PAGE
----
Product details

  • Paperback: 278 pages
  • Publisher: CreateSpace Independent Publishing Platform (13 Jun 2011)
  • Language: English
  • ISBN-10: 1463575777
  • ISBN-13: 978-1463575779
  • Product Dimensions: 23.4 x 15.6 x 1.5 cm
  • Average Customer Review: 5.0 out of 5 stars  See all reviews (3 customer reviews)
  • Amazon Bestsellers Rank: 5,245,087 in Books (See Top 100 in Books)

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Most Helpful Customer Reviews
1 of 1 people found the following review helpful
Format:Kindle Edition|Verified Purchase
Pearson Moore's novel is an astonishing achievement, an account of the First Contact between Europeans -- led by the Breton explorer Jacques Cartier -- and the Iroquois, exemplified by a young captive, Myeera.

Moore tells the story through multiple viewpoints, managing effortlessly to get under the skin of his many characters over a long period of time. This multifaceted approach allows us to grasp the full tragedy of a sequence of misunderstandings and acts of cruelty and barbarism on both sides, resulting from mutual incomprehension, which were to mark the next five centuries of a troubled relationship.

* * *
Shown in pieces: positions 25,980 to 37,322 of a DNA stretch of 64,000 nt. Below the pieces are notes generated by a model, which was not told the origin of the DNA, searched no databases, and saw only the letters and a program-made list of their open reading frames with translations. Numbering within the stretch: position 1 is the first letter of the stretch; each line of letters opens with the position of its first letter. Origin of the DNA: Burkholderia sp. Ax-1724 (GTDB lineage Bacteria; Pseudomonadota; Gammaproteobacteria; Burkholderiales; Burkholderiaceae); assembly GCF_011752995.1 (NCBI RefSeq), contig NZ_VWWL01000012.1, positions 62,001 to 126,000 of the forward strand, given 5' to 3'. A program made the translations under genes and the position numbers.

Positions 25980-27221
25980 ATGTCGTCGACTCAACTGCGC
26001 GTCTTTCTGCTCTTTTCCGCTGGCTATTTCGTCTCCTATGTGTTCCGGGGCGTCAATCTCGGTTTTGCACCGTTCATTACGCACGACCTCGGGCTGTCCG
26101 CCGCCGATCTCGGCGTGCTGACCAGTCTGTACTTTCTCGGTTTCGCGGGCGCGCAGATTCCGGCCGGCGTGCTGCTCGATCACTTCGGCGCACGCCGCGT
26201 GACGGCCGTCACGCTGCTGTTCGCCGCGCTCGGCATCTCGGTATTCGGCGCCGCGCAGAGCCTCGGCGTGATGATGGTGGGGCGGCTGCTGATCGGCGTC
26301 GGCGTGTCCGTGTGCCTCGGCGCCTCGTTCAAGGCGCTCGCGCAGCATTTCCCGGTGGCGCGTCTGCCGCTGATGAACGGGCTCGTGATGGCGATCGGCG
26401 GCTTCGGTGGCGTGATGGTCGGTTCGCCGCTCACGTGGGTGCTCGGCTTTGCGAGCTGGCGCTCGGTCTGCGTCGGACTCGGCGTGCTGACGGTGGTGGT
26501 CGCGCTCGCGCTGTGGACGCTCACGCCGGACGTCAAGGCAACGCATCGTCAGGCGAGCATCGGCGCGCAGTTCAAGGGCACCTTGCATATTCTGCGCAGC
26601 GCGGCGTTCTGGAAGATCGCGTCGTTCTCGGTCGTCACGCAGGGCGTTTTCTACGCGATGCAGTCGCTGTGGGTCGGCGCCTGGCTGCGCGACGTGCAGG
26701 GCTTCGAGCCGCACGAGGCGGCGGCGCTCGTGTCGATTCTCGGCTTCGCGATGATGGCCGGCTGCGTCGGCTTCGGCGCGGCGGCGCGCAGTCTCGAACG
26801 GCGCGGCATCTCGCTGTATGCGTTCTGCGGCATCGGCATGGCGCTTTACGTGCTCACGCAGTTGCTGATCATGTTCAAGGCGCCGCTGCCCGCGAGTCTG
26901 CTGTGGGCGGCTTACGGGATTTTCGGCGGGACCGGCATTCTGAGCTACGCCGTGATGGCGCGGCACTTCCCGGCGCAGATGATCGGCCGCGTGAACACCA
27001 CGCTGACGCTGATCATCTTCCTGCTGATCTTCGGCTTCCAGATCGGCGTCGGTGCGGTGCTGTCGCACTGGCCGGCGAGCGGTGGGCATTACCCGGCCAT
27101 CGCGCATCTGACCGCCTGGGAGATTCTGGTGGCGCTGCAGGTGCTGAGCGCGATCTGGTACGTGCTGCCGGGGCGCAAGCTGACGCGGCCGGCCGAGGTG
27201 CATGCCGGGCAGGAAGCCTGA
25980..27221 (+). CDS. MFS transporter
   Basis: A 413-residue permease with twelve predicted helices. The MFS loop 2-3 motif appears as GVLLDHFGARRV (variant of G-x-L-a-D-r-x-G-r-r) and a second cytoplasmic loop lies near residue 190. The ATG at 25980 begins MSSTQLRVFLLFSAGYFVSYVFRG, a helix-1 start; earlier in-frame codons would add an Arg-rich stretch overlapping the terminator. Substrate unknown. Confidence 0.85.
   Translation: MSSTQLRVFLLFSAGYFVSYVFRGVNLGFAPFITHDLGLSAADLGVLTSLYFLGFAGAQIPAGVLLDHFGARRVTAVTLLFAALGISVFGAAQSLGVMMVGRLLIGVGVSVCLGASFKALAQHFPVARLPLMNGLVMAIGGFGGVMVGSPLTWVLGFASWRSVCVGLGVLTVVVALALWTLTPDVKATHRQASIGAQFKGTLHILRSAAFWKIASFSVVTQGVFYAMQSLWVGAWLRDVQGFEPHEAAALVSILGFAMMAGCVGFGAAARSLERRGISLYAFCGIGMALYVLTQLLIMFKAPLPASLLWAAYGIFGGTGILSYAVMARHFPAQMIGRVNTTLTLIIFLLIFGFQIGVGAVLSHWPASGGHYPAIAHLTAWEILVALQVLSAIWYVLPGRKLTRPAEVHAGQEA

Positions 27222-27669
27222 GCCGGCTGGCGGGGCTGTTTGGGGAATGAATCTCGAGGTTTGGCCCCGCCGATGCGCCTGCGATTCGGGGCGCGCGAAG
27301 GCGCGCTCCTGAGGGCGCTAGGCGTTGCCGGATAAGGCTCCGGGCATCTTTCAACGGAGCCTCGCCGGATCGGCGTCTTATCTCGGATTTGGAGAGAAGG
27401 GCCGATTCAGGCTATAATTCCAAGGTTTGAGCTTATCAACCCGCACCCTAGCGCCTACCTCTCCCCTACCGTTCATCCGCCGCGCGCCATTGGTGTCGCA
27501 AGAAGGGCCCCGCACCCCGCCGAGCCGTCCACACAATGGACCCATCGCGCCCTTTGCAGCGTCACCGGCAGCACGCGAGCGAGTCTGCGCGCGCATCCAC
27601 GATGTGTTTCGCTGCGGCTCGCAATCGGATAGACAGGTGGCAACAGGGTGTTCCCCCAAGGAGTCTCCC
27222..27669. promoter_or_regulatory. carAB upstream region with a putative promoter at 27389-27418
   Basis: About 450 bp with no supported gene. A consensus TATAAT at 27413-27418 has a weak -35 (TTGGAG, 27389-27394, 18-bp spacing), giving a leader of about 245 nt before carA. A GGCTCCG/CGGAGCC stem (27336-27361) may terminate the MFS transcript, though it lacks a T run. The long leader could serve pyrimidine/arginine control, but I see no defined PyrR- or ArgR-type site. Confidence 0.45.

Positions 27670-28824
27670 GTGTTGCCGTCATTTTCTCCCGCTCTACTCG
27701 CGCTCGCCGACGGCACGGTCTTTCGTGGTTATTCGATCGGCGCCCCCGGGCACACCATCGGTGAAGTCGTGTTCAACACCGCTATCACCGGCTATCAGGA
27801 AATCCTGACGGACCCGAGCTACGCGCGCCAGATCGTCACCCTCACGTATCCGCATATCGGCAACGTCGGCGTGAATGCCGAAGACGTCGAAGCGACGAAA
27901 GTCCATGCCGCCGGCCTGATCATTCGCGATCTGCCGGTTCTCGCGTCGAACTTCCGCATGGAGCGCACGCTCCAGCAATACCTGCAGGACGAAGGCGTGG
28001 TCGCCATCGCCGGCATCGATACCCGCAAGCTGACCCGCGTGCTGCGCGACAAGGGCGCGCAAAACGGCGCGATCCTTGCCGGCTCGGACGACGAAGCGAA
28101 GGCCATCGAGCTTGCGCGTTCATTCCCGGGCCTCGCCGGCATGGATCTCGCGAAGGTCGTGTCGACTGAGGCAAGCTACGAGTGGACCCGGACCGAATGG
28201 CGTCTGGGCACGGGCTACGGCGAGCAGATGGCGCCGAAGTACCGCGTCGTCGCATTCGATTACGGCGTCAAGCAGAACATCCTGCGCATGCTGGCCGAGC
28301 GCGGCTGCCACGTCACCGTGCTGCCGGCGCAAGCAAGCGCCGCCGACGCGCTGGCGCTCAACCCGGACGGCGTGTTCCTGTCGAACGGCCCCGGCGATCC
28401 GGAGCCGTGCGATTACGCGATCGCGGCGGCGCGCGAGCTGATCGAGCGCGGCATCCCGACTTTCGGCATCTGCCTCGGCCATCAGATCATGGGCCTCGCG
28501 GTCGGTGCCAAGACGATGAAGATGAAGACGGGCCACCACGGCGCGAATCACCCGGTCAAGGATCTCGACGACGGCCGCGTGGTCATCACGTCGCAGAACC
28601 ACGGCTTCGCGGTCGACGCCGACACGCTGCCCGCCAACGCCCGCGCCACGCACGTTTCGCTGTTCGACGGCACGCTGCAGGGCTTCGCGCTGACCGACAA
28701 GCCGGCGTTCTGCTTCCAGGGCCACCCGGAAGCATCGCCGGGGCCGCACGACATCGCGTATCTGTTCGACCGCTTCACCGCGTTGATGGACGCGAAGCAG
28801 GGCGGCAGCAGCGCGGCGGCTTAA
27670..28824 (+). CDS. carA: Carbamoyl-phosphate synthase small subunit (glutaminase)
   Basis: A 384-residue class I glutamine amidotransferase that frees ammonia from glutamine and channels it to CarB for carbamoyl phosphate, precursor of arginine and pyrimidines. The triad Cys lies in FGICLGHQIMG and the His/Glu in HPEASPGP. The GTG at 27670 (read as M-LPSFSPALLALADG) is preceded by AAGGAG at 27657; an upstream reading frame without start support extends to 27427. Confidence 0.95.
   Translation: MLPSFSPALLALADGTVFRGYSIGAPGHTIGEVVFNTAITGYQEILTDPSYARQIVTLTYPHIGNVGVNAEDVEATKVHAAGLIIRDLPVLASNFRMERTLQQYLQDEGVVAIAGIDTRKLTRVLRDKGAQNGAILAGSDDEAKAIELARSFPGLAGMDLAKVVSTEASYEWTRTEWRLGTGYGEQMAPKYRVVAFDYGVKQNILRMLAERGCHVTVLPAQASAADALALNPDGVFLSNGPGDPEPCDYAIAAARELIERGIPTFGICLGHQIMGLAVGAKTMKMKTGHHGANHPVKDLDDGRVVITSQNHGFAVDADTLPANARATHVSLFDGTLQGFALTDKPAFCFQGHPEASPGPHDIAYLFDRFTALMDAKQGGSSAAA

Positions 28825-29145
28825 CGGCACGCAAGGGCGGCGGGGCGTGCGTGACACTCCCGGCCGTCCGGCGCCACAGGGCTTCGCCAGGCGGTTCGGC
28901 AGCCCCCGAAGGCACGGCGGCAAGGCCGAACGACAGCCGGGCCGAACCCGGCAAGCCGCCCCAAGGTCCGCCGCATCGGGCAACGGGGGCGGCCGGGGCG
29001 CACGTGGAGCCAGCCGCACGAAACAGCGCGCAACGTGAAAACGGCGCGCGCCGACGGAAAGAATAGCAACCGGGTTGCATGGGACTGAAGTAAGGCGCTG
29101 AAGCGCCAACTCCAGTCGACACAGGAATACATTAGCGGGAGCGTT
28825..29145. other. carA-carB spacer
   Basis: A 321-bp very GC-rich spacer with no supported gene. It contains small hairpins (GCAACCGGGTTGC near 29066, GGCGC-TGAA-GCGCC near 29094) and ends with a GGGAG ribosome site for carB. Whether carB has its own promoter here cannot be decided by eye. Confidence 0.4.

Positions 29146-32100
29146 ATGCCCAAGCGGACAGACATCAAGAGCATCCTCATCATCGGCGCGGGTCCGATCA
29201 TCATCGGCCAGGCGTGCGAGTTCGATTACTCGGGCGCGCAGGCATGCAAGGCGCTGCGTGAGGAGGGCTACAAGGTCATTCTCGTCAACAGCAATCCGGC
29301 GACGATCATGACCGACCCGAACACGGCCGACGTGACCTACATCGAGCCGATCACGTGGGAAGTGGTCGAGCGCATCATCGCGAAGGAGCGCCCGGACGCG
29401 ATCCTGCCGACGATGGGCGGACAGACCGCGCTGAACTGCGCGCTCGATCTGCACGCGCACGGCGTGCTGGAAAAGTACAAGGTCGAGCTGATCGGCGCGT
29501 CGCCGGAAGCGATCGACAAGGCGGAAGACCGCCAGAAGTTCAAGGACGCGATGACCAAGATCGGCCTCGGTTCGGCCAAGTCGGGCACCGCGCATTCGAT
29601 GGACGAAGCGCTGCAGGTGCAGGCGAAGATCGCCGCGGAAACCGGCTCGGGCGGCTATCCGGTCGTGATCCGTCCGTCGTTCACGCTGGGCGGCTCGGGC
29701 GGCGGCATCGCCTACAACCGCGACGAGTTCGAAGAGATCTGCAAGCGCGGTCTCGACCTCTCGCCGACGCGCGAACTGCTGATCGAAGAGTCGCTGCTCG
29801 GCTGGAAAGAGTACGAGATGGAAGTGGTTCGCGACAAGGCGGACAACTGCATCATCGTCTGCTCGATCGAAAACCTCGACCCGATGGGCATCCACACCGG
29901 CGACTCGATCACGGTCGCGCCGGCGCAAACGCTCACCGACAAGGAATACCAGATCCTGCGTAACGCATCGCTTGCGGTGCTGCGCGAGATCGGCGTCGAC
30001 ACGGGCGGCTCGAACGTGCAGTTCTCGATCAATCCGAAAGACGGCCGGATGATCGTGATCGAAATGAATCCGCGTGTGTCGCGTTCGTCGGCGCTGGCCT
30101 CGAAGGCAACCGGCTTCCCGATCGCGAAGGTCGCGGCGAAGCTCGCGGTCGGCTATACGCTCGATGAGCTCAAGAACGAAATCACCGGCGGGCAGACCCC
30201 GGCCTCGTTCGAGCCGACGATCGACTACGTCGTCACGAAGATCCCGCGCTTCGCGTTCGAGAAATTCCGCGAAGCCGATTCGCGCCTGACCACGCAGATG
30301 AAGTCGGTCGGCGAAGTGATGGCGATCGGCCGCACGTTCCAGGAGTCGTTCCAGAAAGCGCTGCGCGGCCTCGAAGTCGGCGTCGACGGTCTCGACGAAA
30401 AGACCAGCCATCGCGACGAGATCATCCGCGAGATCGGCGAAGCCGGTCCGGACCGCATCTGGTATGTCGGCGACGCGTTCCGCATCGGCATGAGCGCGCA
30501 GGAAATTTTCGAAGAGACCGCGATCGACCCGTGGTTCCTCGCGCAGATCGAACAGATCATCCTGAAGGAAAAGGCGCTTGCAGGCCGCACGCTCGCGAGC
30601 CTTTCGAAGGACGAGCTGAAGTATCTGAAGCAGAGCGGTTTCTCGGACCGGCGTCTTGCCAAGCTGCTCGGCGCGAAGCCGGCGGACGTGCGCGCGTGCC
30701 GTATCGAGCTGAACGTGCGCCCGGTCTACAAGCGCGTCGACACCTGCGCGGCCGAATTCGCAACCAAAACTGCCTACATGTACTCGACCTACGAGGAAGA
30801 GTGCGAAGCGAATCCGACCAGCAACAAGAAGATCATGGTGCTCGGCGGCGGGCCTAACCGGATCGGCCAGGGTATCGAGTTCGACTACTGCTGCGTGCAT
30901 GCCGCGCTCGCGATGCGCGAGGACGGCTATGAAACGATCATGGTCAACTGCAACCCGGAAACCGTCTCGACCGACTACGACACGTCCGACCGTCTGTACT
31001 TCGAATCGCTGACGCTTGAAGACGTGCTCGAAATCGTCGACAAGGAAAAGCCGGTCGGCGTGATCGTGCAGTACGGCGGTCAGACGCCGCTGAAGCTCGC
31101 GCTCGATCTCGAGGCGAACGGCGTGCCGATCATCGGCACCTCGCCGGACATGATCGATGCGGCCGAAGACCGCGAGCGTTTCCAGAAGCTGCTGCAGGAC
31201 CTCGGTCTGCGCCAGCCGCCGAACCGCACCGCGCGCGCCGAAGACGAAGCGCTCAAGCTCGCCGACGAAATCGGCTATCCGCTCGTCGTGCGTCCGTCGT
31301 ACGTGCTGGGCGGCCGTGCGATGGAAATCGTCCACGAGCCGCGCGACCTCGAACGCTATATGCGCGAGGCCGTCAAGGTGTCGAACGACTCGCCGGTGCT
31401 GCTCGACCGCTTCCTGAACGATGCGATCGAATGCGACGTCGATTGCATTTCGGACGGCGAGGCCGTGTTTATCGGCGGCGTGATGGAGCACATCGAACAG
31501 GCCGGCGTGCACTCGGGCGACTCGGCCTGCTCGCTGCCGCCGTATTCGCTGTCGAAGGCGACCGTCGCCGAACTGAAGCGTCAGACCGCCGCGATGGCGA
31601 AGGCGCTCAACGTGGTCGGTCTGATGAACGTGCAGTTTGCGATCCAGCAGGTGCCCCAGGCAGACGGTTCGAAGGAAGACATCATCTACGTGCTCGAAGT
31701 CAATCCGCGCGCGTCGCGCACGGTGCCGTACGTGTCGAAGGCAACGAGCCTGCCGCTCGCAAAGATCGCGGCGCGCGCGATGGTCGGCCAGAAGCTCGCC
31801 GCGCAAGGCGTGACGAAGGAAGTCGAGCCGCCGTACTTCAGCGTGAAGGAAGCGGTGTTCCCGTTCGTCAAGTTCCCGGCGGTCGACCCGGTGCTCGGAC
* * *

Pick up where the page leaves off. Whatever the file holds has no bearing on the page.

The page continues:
Reading this fascinating book, I couldn't help envisaging it as a movie. What a magnificent film it would make!

Written with insight and intelligence, this is not a novel to be skimmed, but rather to be read slowly and carefully, so that the implications can be understood, because much that seems puzzling at first will later make a great deal of sense.

A totally immersive and convincing reading experience -- highly recommended to lovers of serious historical fiction.
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5.0 out of 5 stars Distinctive historical novel 27 April 2014
Format:Kindle Edition
Cartier's Ring is a well-observed historical novel chronicling the interactions between the Indian nations living along coastal Quebec - today's Quebec - and the European colonial powers looking to trade, conquer and eventually settle those territories. The author's extensive research into early Canadian history has to be applauded.